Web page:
The casting of the Harry Potter and the Fantastic Beasts franchises could not be more different, except that both series generally feature actors from the original countries of their characters. So most British parts in Potter were played by British actors, at Rowling’s insistence. For Beasts, with the setting moving from Britain to New York with Newt Scamander’s arrival by boat, there is a mix.

Harry Potter: Christoper Columbus, the American filmmaker who helmed the first two Potter films, once told me that the original choices for core cast members collectively evolved into “a miracle in casting” because raw child actors were plucked out of obscurity. Among them was Daniel Radcliffe as Harry Potter, Rupert Grint as Ron Weasley and Emma Watson as Hermione Granger. Those three — and young support players including Tom Felton, Matthew Lewis, Bonnie Wright and identical twins Oliver and James Phelps — proved to be uncanny and even brilliant selections, despite extremely limited experience. None became a psychotic, a Hollywood brat, a drug addict or an incompetent slug on-screen. Few in the ensemble even ran into scandal, other than trainwreck Jamie Waylett. Otherwise, it was tragedy thrusting one young Potter actor into the news: Hogwarts student Robert Knox was murdered by a thug outside a London bar in 2008 while protecting his younger brother. Columbus had a hand in the casting process, as did American screenwriter Steve Kloves. Most critically, producer Heyman made all the right decisions as the quiet powerhouse behind all eight Potter films. He is now over-seeing the Beasts franchise.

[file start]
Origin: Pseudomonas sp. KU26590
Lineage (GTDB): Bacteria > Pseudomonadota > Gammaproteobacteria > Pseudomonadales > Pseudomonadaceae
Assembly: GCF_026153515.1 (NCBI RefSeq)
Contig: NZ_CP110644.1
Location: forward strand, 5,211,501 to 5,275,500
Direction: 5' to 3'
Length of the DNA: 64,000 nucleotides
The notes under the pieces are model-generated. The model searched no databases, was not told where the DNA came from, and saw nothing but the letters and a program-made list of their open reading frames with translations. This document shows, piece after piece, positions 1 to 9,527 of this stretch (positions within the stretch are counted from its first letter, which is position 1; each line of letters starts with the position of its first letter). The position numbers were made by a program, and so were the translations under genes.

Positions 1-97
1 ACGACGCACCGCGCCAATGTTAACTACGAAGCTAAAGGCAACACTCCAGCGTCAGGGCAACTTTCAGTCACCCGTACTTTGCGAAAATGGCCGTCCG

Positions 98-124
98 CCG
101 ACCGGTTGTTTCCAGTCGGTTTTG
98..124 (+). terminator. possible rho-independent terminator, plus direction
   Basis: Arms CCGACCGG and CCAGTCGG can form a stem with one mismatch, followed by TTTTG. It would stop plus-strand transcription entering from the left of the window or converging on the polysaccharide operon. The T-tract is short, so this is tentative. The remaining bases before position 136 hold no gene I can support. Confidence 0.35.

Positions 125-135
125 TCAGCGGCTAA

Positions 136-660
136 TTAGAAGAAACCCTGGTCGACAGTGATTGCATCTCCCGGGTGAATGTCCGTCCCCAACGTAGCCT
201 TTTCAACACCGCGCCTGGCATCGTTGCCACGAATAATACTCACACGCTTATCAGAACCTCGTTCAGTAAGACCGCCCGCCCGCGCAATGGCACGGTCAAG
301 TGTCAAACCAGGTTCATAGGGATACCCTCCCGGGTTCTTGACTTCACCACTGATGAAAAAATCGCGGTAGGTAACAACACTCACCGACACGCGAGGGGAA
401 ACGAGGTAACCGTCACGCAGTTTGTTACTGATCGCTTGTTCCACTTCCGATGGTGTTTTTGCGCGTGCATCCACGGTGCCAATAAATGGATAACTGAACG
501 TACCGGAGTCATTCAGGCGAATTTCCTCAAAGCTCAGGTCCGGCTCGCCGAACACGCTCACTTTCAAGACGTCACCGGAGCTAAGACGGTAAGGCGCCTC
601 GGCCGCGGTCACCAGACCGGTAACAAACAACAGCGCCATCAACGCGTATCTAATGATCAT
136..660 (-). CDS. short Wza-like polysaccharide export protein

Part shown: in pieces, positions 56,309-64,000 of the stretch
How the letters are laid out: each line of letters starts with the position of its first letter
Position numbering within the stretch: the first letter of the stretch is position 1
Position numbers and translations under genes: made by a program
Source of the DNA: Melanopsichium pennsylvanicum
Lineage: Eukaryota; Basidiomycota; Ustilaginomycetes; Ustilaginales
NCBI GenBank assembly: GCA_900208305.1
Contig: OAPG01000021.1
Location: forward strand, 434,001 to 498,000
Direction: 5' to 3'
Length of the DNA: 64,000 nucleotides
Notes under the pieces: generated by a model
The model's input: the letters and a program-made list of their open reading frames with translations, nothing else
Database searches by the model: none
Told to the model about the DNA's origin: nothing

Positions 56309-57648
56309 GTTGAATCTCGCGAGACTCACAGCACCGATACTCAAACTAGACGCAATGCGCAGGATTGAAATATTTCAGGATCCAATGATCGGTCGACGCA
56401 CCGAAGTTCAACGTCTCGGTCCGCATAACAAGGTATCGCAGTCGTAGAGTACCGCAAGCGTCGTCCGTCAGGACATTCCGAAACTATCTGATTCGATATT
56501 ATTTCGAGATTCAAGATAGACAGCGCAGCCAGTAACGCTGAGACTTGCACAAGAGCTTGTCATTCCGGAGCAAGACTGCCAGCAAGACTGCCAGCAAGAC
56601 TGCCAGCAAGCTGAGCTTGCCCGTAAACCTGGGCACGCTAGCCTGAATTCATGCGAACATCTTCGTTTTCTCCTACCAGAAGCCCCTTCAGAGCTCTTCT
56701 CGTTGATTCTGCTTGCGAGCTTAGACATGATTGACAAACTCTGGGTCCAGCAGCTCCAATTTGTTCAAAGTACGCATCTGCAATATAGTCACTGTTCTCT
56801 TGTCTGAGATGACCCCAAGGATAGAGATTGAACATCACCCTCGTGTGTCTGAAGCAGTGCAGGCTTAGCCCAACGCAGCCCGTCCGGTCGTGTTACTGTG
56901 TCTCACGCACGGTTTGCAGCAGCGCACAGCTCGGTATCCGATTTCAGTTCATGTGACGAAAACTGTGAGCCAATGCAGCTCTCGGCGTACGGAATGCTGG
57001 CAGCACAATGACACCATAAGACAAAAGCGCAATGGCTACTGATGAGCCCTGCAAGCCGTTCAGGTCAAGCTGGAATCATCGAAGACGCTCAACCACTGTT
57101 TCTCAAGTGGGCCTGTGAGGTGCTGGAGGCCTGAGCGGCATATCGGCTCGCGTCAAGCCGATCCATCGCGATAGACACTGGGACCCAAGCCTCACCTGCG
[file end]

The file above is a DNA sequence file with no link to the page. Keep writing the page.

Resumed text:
Fantastic Beasts: Unlike Potter, a coming-of-age tale, the new series involves a more mature story. The shy and reluctant hero is Newt Scamander — and Heyman’s team cast British star Eddie Redmayne. He is 34 (although still youthful enough that girls at a preview teaser called him “cute”). Talented, he already boasts two Oscar nominations, with one win as best actor for playing physicist Stephen Hawking in The Theory of Everything. There are few big risks in the ensemble: Redmayne co-stars with Irishman Colin Farrell, fellow Britons Samantha Morton and Carmen Ejogo and a clutch of Americans in Katherine Waterston, Dan Fogler, Alison Sudol, Jon Voight as a No-Maj U.S. senator and Ron Perlman as a goblin gangster.


The two franchises live in the same fantasy arena, the same wizarding world, but in distinctly different eras.

– Harry Potter: Aside from flashbacks in the novels and films and flash forwards into Harry’s married family life in Rowling’s stageplay, we engage with the boy wizard from 1991 through 1998, culminating with his final battle with the dark wizard, Valdemort.

– Fantastic Beasts: The action begins in 1926, as Newt arrives in New York with his magical suitcase, finding himself in the midst of a looming war. Wizards are obliged to keep themselves out of the public eye because of a general antipathy towards those with special powers by those with none. An ordinary person is not a Muggle, but a No-Maj.